Thursday 24 October 2019

'This is just the beginning' - School secretaries strike in dispute over pay and conditions

The union says that secretaries who are directly employed by school management boards earn as little as €12,500 a year
The union says that secretaries who are directly employed by school management boards earn as little as €12,500 a year

Allison Bray

Hundreds of students, teachers and parents joined school secretaries on picket lines across the country this morning as the school administrators downed tools in a dispute over pay and conditions.

Secretaries at up to a thousand schools nationwide stopped work for an hour at the start of the school day today as part of a campaign of industrial action by workers belonging to the trade union Forsa.

The union represents more than a thousand secretaries at schools across the country who claim that they are being paid under an “antiquated and discriminatory” two-tier pay system that has been in place since 1978.

The union says that secretaries who are directly employed by school management boards earn as little as €12,500 a year.

They also claim they have no occupational pensions and must work on non-permanent contracts and claim social welfare benefits when the schools are closed.

This is in direct contrast to secretaries employed by the Department of Education who are civil servants and have higher pay, pensions and permanent contracts.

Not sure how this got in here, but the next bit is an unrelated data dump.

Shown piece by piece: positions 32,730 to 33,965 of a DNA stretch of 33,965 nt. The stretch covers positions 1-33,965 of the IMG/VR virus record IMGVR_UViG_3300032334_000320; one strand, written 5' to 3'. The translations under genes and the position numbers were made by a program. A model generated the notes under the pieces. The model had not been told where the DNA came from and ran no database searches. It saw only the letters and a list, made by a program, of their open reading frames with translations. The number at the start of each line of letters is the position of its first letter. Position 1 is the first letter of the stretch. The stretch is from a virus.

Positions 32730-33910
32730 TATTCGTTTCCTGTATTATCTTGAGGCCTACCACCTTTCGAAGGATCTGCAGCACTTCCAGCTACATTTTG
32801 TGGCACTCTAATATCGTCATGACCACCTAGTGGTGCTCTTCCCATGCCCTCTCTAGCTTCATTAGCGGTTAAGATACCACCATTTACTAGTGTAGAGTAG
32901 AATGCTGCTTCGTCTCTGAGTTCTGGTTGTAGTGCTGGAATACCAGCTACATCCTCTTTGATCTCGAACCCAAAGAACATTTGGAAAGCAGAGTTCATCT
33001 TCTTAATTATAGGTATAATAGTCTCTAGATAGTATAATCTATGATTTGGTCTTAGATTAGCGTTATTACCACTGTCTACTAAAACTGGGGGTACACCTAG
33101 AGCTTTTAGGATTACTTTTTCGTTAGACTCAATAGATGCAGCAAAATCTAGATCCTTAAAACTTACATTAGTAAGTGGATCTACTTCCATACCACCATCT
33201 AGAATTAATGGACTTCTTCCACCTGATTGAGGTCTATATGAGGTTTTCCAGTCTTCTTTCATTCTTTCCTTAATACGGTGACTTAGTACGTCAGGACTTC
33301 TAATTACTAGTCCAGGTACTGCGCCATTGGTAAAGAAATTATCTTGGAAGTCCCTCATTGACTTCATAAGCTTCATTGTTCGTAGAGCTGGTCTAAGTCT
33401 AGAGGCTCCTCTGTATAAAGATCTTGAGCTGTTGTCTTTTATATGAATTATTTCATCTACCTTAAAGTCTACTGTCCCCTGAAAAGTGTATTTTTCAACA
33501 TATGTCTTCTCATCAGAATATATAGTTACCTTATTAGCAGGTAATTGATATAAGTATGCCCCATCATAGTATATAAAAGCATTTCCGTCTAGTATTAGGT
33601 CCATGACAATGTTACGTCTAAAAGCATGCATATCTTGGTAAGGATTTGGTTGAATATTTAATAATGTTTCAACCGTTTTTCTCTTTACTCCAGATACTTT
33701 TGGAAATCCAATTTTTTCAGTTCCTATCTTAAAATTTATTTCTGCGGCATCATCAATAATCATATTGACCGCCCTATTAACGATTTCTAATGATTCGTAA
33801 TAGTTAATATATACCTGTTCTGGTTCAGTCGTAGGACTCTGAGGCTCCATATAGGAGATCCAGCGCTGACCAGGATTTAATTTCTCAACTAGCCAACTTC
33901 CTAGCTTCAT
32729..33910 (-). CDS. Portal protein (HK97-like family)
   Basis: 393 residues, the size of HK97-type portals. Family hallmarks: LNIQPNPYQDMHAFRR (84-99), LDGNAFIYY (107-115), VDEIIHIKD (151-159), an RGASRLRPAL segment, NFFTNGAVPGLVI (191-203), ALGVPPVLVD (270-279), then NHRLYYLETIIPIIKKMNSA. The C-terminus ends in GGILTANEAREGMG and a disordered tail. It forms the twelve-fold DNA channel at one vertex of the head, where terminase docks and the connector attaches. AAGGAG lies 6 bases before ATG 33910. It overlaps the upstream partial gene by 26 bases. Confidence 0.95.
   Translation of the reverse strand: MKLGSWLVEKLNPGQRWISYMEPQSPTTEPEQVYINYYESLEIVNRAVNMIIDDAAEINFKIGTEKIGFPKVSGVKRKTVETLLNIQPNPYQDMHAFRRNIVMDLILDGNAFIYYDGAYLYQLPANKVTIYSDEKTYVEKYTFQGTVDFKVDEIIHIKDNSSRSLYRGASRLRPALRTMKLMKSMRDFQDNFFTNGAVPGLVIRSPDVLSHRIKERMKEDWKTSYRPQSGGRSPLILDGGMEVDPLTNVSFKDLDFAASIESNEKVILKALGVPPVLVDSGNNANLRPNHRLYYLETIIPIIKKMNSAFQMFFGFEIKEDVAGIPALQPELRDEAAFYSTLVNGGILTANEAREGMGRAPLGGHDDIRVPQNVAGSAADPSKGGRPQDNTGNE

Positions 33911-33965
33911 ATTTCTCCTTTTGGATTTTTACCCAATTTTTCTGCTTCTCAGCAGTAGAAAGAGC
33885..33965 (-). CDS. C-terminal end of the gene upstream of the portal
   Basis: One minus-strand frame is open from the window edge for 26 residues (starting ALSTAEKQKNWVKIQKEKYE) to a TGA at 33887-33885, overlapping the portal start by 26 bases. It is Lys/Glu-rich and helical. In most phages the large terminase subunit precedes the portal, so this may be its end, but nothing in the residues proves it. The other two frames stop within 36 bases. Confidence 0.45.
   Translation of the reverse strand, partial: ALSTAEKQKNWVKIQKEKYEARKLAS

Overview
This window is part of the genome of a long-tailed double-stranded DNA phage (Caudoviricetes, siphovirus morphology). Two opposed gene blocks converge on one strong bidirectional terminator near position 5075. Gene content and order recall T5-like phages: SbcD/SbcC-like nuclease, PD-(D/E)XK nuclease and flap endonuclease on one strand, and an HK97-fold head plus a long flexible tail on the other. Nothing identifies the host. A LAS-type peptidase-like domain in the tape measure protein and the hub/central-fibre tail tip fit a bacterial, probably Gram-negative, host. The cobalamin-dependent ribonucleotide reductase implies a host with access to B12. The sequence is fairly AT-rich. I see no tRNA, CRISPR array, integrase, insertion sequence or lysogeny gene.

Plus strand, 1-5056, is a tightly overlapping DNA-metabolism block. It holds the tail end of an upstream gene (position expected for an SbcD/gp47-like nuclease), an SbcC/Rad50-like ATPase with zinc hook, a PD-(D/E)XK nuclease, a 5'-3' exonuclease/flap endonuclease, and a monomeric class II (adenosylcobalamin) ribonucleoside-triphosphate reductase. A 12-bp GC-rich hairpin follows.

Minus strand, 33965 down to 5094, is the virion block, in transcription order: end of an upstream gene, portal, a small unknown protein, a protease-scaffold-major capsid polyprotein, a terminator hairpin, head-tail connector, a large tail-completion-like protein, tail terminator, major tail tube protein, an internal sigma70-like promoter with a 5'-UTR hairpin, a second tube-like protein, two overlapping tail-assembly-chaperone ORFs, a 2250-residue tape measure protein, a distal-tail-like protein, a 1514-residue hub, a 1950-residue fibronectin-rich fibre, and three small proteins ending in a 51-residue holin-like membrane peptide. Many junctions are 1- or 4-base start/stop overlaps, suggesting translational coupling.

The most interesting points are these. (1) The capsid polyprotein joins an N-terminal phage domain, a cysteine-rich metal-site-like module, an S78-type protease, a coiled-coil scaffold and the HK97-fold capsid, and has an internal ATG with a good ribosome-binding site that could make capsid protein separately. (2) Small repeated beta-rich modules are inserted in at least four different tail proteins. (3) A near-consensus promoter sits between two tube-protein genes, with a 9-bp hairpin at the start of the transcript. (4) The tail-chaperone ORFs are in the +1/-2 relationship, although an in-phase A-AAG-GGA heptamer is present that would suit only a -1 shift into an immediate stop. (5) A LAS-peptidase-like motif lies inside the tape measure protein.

Forsa spokesman Niall Shanahan said the large turn-out by secretaries and their supporters  show there is widespread support for what is the first industrial action ever taken by the secretaries.

“I went to St Brigid’s National School on Cork Street (Dublin) this morning and secretaries were joined by teachers and students,” he told Independent.ie.

“There was a tremendous sense of solidarity and the photos and messages (on social media) show this has been replicated across the country.”

The work stoppage will now be followed by an ongoing work-to-rule campaign, he said.

Such action includes such things as refusing to input student attendance records into the Department of Education database, he said.

“The whole idea is to maximise disruption to the Department of Education and minimise disruption to students,” he said.

“The protest this morning marked the beginning of the action. This is just phase one,” he said.

The Department of Education had called the action “premature and unwarranted.”

It is currently conducting a survey amongst secretaries to guage the extent of the problem and will only consider the claim once that is completed.

“As the union has previously been advised, the Department remains fully open to having further dialogue with Fórsa once the survey work has been undertaken,” a spokesman said.

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